In a report released in April by the US government, Dennis Pluchinsky, a former intelligence expert in the State Department, said Iraq veterans were the most dangerous because they were better trained than their Afghanistan counterparts.
"There are some operation parallels between the urban terrorist activity in Iraq and the urban environments in Europe and the United States," Pluchinsky wrote.
"More relevant terrorist skills are transferrable from Iraq to Europe than from Afghanistan to Europe."
In the Al-Qaeda camps of Afghanistan, volunteers almost never see real fighting, according to those who have passed through.
In Iraq, if he survives, a Jihadist will have acquired unbeatable experience having been pitted against the world's best army.
"If Afghanistan was a Pandora's box which when opened created problems in many countries, Iraq is a much bigger box, and what's inside much more dangerous," said Masri.
Monday, June 11, 2007
Court overrules Bush ‘enemy combatant’ policy
Judges: President may not detain legal U.S. resident without charging him
The ruling was a harsh rebuke of one of the central tools the administration believes it has to combat terror.
“To sanction such presidential authority to order the military to seize and indefinitely detain civilians, even if the president calls them ‘enemy combatants,’ would have disastrous consequences for the Constitution — and the country,” the court panel said.
Friday, June 08, 2007
The Pilgrim is no xenophobe, but it is undeniable that illegal immigration is a problem in this nation. It is a problem for both the immigrants (paid terribly, lacking adequate medical care, unfit housing, etc.) and for the rest of America (it is placing an incredible strain on the infrastructure of cities and states). Immigration is a problem that must be addressed.
The bill killed by the Senate seemed a reasonable one. The fact that both the far right and left hated it may be considered evidence of that reasonableness. The bill seemed to be one that would at least begin to get a handle on the problem. Its failure is further evidence of our government's inability to truly address the issues of greatest importance to the nation. Rhetoric is provided when action is needed.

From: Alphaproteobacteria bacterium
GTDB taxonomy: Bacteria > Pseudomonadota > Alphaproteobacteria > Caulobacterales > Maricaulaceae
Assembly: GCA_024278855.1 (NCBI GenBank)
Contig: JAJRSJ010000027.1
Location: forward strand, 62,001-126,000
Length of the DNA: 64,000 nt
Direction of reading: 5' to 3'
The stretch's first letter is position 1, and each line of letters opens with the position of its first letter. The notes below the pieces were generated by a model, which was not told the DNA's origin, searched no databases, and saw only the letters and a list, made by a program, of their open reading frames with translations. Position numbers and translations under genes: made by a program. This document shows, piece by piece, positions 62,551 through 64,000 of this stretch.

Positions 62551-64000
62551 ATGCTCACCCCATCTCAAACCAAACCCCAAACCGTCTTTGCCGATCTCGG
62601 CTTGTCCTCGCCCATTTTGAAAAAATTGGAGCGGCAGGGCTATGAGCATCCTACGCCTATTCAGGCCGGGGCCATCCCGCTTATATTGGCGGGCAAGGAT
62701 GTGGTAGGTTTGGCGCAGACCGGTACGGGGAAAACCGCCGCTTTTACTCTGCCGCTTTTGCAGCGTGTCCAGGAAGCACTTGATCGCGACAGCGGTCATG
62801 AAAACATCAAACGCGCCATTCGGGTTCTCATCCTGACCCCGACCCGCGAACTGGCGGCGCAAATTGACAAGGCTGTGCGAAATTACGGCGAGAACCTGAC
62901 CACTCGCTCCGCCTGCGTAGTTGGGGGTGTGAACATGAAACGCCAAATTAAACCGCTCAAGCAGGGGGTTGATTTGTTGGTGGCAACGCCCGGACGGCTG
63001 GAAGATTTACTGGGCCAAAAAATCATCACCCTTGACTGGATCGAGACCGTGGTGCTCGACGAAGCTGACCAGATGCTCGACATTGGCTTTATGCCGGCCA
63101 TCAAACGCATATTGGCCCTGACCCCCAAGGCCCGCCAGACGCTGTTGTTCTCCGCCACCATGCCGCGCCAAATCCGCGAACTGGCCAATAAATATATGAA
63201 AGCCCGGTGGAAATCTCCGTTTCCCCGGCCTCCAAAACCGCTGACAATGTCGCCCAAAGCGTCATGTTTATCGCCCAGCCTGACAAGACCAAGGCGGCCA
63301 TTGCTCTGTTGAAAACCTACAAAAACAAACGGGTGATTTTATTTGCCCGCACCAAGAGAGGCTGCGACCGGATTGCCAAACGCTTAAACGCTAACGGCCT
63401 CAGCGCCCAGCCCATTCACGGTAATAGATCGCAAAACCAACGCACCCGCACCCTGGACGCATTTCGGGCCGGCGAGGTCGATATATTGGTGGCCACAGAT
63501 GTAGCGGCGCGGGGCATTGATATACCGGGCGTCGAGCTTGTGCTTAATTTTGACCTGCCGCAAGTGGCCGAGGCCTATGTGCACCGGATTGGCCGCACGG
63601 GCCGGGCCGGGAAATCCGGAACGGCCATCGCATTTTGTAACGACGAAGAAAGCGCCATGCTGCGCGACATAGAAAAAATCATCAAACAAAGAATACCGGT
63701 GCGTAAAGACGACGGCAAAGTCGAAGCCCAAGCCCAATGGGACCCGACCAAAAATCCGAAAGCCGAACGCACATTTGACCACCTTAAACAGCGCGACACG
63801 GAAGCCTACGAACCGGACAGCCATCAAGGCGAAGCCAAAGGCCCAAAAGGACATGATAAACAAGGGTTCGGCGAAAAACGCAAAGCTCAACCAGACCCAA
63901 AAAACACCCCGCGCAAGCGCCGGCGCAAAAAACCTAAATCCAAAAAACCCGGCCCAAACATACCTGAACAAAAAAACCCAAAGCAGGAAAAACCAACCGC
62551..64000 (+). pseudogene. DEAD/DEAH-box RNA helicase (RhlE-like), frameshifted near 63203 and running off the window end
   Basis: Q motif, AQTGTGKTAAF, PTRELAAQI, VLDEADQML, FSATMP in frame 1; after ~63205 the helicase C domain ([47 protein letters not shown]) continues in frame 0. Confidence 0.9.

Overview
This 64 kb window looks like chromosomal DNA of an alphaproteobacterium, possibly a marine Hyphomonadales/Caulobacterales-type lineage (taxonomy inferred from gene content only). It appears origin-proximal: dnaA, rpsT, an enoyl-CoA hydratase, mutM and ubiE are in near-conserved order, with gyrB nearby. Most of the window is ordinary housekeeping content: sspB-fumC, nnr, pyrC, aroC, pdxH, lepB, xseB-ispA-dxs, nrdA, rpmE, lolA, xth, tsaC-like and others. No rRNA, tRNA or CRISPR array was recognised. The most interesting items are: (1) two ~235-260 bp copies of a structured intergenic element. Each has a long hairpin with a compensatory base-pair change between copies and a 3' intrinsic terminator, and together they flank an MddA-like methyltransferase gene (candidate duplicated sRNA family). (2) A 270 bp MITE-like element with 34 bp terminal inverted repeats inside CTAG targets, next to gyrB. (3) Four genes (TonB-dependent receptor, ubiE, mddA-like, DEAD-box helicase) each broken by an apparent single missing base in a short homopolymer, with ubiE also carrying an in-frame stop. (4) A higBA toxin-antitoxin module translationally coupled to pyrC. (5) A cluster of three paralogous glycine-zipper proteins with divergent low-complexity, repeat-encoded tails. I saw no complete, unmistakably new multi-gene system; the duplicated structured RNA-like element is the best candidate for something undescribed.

The 100 members of the Senate should be deeply embarrassed by their failure.
Wednesday, June 06, 2007
Second, Congress should repeal the Military Commissions Act and start anew on a just system for determining whether prisoners are unlawful combatants. Among other things, evidence obtained through coercion and torture should be banned.
And Congress should shut down Guantánamo Bay, as called for in bills sponsored by two California Democrats, Representative Jane Harman in the House and Senator Dianne Feinstein in the Senate. Both lawmakers are intimately familiar with the camp and have concluded it is beyond salvaging.
The Guantánamo camp was created on a myth — that the American judicial system could not handle prisoners of "the war against terror." It was built on a lie — that the hundreds of detainees at Gitmo are all dangerous terrorists. And it was organized around a fiction — that Mr. Bush had the power to create this rogue system in the first place.
Tuesday, June 05, 2007
Monday, June 04, 2007
Friday, June 01, 2007
- Norman Wirzba